TUKWILA, Wash. — The Seattle Sounders have plenty of important questions to answer before Saturday's MLS Cup against Toronto FC at BMO Field (8 pm ET, FOX, UniMás | TSN1/3/4, RDS in Canada).
How will they defend Sebastian Giovinco? Can they waltz into a tough road environment and get a championship-sealing result, even in what will be a frigid Ontario climate? Would an MLS Cup trophy this season mark the culmination of the single greatest turnaround in Seattle sports history following their brutal 6-12-2 start to the season?
These are all questions that are worthy of discussion — but there is another preeminent debate that undeniably supplants them all:
Who exactly is the best dancer in the Sounders' locker room?
It’s a pivotal question, first raised following the midseason return of center back Roman Torres, who is credited with starting the tradition of Seattle’s now-famous locker room dance parties that follow victories. Torres says he first started the tradition during his career playing in some of South America’s top-flight leagues, before he brought it to the Sounders.
“I’ve done it before with other teams,” Torres told MLSsoccer.com through a translator on Monday. “It’s something that the Panamanians have in them -- the dancing, the happiness. It’s good for the group. It doesn’t make a difference what [music] they put on, I’ll dance to it.”
Torres’ status as the originator of the tradition – combined with his undeniably precise and refined technique — would make him seem like the odds-on favorite to take home the honors as the team’s top move-buster (see video above and below).
But to hear his Sounders teammates tell it, Torres might have competition in the form of an unlikely source.
Marshall being name-dropped by three different sources as Torres’ co-best-dancer is something of a Cinderella story. Marshall has long been one of the league’s best center backs, known for his lockdown defending and aerial dominance that makes him a matchup nightmare on set pieces.
A rigorous and painstaking investigative journalistic inquiry by MLSsoccer.com, however, surprisingly yielded no footage of Marshall dancing during his tenure with Columbus Crew SC from 2004-2013 or during his last two seasons with the Sounders. The 32-year-old veteran might not have been picked by the pundits, but the credit afforded to him by his teammates and head coach also cannot be denied.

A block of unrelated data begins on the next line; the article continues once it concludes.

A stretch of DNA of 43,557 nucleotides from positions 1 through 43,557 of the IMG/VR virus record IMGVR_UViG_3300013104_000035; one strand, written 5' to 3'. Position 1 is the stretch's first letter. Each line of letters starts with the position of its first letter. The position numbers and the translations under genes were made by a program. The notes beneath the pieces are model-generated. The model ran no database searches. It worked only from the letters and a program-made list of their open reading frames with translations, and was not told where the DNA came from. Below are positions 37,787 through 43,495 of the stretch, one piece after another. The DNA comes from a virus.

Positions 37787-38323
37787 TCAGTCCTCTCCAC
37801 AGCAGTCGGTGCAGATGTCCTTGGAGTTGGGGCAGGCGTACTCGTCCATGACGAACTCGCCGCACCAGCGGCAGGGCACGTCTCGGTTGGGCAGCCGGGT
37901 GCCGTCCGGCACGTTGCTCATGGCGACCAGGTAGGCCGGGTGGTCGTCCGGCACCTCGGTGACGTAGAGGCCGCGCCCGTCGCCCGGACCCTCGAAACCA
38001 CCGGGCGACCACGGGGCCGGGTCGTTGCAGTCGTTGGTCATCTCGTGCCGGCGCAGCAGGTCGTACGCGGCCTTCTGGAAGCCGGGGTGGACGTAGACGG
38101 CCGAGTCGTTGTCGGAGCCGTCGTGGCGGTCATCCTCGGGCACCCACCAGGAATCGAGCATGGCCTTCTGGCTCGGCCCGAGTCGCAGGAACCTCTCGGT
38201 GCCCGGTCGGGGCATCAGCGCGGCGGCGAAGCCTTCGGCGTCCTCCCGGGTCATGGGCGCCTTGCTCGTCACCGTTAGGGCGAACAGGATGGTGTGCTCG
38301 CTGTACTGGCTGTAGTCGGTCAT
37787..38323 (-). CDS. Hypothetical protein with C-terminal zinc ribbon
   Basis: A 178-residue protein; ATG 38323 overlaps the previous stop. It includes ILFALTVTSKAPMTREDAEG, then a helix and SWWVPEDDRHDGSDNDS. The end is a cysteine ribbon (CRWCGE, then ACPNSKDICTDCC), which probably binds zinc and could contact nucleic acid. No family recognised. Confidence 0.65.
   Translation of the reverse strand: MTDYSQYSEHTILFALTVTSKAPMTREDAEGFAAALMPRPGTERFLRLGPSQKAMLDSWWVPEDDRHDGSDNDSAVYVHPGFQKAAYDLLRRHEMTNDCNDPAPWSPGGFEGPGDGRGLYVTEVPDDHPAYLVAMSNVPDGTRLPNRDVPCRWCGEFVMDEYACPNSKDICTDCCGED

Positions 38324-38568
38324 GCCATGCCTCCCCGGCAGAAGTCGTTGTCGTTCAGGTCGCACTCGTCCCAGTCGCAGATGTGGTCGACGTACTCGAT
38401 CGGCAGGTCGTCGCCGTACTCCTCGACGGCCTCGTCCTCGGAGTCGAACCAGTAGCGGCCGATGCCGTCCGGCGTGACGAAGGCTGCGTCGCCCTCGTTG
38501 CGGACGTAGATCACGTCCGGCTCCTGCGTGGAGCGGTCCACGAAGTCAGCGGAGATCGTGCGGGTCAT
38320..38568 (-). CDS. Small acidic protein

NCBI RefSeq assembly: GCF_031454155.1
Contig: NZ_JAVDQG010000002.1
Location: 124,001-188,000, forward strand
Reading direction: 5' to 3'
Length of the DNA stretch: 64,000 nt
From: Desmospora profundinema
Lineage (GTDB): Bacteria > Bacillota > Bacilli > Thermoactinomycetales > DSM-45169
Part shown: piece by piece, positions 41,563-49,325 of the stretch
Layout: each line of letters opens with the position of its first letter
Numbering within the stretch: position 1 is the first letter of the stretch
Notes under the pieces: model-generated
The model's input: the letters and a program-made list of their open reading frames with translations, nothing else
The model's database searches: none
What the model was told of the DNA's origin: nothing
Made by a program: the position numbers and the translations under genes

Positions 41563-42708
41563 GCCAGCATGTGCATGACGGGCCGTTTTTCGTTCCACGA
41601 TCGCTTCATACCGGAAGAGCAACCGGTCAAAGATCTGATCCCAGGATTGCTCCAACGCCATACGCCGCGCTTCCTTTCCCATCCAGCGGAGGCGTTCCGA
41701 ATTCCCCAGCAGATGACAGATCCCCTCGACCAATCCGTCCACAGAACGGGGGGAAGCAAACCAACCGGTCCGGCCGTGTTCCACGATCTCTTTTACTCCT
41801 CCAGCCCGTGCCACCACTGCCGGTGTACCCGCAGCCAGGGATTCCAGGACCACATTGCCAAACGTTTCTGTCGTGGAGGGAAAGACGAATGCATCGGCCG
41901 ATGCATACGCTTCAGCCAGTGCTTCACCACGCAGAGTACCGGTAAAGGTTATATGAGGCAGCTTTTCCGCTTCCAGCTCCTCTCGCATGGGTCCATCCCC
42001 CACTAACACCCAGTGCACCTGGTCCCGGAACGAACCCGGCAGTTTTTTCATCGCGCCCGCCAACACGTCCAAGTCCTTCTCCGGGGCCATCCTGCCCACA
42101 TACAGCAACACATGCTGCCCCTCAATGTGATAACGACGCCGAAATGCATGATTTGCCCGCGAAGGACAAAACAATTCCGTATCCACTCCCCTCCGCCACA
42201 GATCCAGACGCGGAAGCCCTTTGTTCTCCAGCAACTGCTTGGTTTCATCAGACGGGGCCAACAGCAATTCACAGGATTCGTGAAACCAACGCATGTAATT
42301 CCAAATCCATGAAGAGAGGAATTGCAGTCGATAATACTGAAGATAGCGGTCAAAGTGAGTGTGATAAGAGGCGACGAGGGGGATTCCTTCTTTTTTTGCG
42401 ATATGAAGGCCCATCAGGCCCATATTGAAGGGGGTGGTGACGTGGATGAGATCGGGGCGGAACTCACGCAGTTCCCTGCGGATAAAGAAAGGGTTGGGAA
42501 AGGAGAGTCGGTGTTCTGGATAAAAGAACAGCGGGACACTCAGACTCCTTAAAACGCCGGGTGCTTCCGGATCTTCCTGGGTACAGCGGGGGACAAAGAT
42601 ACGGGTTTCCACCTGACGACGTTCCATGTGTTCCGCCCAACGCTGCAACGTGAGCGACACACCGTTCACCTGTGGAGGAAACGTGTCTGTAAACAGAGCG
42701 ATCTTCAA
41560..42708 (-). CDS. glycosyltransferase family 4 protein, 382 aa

Torres, for his part, named forward Nelson Valdez as his choice for the top spot after being informed that he was not allowed to pick himself.
So, if the central defender duo of Marshall and Torres represents the Sounders’ best pair of dancers, who is the worst? That question also led to a common thread among the Sounders.
“Jordan [Morris], probably,” said Ivanschitz, who diplomatically pointed to himself first before offering up the name of his rookie teammate. “We have some guys who are very calm and quiet and we have some guys who just don’t care at all. We all know Jordan is a very smart guy and a very shy guy. Maybe that’s the reason.”
“I don’t follow them when they go out,” added Schmetzer. “But, based on our videos, it’s Roman as the best. And Jordan as the worst.”
Harsh? Maybe. But unlike Marshall, Morris’ chops were documented following Seattle’s 1-0 victory over the Chicago Fire on Sept. 28 as the 22-year-old Homegrown product busted a few of his moves between Torres and teammate Cristian Roldan.
Rough stuff. But, in the interest of fairness, it should be pointed out that Morris is still a rookie, with plenty of years ahead to practice his form. He’s made it known that he’s a reluctant participant in the endeavor, but also has taken the pragmatic view of realizing that postgame dance parties almost certainly mean there was a positive result on the field.
“I wish I didn’t have to dance but it’s just a lighter atmosphere,” Morris said earlier this season. “When you’re winning games and things are going your way, it’s just more fun to be in the locker room. It was tough at the beginning of the year. Results weren’t going our way and when that happens, the locker room, training, everything is a little bit more dreary. It’s been a turnaround completely. It’s a lot of fun right now.”
For now, the Sounders are hoping that their next game results in one more dance party and their first-ever MLS Cup trophy. If they do happen to get that result, will Morris be forced by his teammates to once again strut his stuff?
“Yes,” said Torres. “We already have a plan for that.”